The Roadhouse was on two floors; the ground floor was wooden walls covered in rock-band memorabilia, wooden floors covered in sawdust (you just avoided the bits where it was clumping early in the evening, and tried to avoid it altogether later on) and a collection of tables and chairs that the owner was said to hand-craft. Upstairs, and the single flight of sheet-metal stairs attached to a steel balustrade was guarded by two bouncers with smiles that weren't pleased to see anyone, there were leather sofas, plouffes, a quieter bar staffed by more gentle barfolk and three dozen Playstations and XBoxes. The music upstairs was harder and more driving, to go with the games people played, and the music downstairs came from a jukebox that looked like it might be an original from the 1950s.
Tim walked in and looked around. Two of the tables were occupied, though one of them had a couple of girls in enough clothing to look indecent and little else. They were both also so close to being underage that he looked away again almost reflexively. The other table had a guy in a lumberjack's check shirt nursing a beer; he looked like a regular and looked like he planned to spend the evening there. Tim took a table by the side of the stairs. He nodded at the bouncers, who looked straight through him and made him feel at home.
He thought about going upstairs for a few minutes; he spent plenty of evenings in the living playing Call Of Duty with his microwave meals for one going cold on the floor beside him while the occasional noise from upstairs reminded him that his wife was home and was sure he could handle himself even amongst the college kids who spent pretty much the whole day up there, but then he decided that Rocky probably wasn't going to be looking upstairs for their date.
The waitress sashayed over, her shirt tied up to show off a pierced bellybutton and when she took his order her tongue flipped briefly over her lips revealing another piercing. Tim wondered if he looked like the kind of guy to her who tipped better if he thought she was flirting. She was back with his beer in a minute and a half, and dropped a packet of pork scratchings down on the table that he hadn't asked for.
"On the house," she said breathily, and he added another five to the tip to cover the cost. He didn't think she'd even been subtle.
Half an hour later he had a chicken pie in gravy on a plate in front of him, his fork held poised in one hand while he waited it to cool down from mouth-scalding to a more managable temperature. The two girls had gotten up and latched on to a couple of bearded biker types that were leaning against the bar, and Tim was wondering what they were hoping to be getting into. The barmaid with the piercings was pulling the dark-blue covers off the pool tables on the other side of the bar, and a couple of guys, one in a suit and the other in grey flannel joggers, were tossing a coin to see who'd break. Suit won, but his break was appalling, and flannel joggers sank four on his first turn at the table. Tim took a tentative bite of his pie, and chewed it fast, trying to avoid it touching his tongue or the inside of his mouth, and swallowed. Still too hot.
By the time it reached 8:30 he was on his third beer and feeling very slightly buzzed. There'd been a text message twenty minutes earlier that just read "Are you dead?" and seemed kind of hopeful when he'd read it. "Home by ten" he'd replied, and the phone had been silent since.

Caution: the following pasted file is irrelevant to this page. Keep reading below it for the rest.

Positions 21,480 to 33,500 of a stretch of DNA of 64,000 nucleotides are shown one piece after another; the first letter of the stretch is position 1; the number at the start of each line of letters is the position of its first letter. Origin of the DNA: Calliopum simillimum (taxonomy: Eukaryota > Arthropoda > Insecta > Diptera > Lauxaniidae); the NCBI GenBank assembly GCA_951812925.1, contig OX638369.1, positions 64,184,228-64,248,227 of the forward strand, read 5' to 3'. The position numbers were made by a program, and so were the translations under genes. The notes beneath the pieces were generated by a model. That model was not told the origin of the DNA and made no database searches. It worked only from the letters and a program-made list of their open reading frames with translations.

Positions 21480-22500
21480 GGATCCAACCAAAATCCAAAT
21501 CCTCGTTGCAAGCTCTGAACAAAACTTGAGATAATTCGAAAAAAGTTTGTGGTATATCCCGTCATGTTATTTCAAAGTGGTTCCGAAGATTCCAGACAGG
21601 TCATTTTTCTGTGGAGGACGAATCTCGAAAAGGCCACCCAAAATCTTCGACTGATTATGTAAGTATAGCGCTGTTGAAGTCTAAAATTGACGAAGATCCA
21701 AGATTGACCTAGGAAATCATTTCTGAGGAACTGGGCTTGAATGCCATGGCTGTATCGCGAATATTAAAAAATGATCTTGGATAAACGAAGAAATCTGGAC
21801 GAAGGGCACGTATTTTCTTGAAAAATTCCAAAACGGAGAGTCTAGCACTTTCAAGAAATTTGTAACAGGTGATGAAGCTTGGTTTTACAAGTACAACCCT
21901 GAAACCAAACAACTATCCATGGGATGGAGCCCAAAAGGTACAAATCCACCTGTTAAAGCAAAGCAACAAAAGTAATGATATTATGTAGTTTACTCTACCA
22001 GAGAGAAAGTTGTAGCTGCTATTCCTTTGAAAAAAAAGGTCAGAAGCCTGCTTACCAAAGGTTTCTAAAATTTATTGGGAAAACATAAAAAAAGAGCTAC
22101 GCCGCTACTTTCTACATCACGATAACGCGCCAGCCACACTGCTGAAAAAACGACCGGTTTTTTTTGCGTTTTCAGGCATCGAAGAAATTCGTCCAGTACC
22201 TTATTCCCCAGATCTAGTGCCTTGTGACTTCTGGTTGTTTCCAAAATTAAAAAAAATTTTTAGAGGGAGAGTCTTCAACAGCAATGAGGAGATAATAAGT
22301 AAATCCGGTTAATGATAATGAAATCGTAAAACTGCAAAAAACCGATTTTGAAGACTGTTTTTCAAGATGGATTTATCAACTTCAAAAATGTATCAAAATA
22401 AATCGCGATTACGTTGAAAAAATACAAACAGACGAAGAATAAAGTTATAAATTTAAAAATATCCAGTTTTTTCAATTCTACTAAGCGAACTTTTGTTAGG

He pulled it out again to check it, though it was set to both ring and vibrate if there were any messages; sure enough it was quiet, waiting for something to happen. He put it away in his trouser pocket, and suddenly realised that there was someone at his table.
"Uh?" he said. Across from him was a young man, short blonde hair, unnecessary sunglasses, snub nose and chewing gum. He was wearing a short-sleeved shirt, a plain blue colour that might have been office wear in a casual environment. The shirt was open to the third button, but the chest was smooth and unmarred.
"Hi," said the guy. He stuck a hand out and Tim looked at it. "Shake?"
"Uh. Yeah," said Tim. He put his hand out and they shook, Tim wondering if he looked as much like a performing dog as he felt. "Uh. Do I know you?"
"Not yet," said the man. He smiled, and Tim noticed that one of his canines was slightly crooked. Somehow that was endearing, as though being perfect would have been too much. "I guess it kind of depends on if you want to."
"I'm sort of waiting for someone," said Tim. It was the truth, he could hear in the back of his mind, even if it was a slightly distorted truth, and even if he had no intention of talking to the person he was waiting for.
"Yes," said the man. He pulled a napkin from a dispenser on the table, took the chewing gum out of his mouth and wrapped it up. Tim sat back in his chair, oddly apprehensive about what this could me. "For Rocky, right?"
"Uh," said Tim. He mentally shook himself, he had to stop sounding stupid. "I mean, why do you say that?"
The man laughed. "I'm Rocky," he said. "I placed the ad, I got your response. You're waiting for me."
"...maybe." Tim's voice was small, but there was a tingle of excitement down in the pit of his stomach. "I don't get why you think I answered your ad though."
"Well, you just admitted it for one thing," said Rocky. "But mostly because I know almost everyone in here most evenings, so it was you or that guy over there." He pointed, and Tim glanced past and saw the lumberjack-shirted guy. "I was hoping it was you."
"So what do we do now?" asked Tim.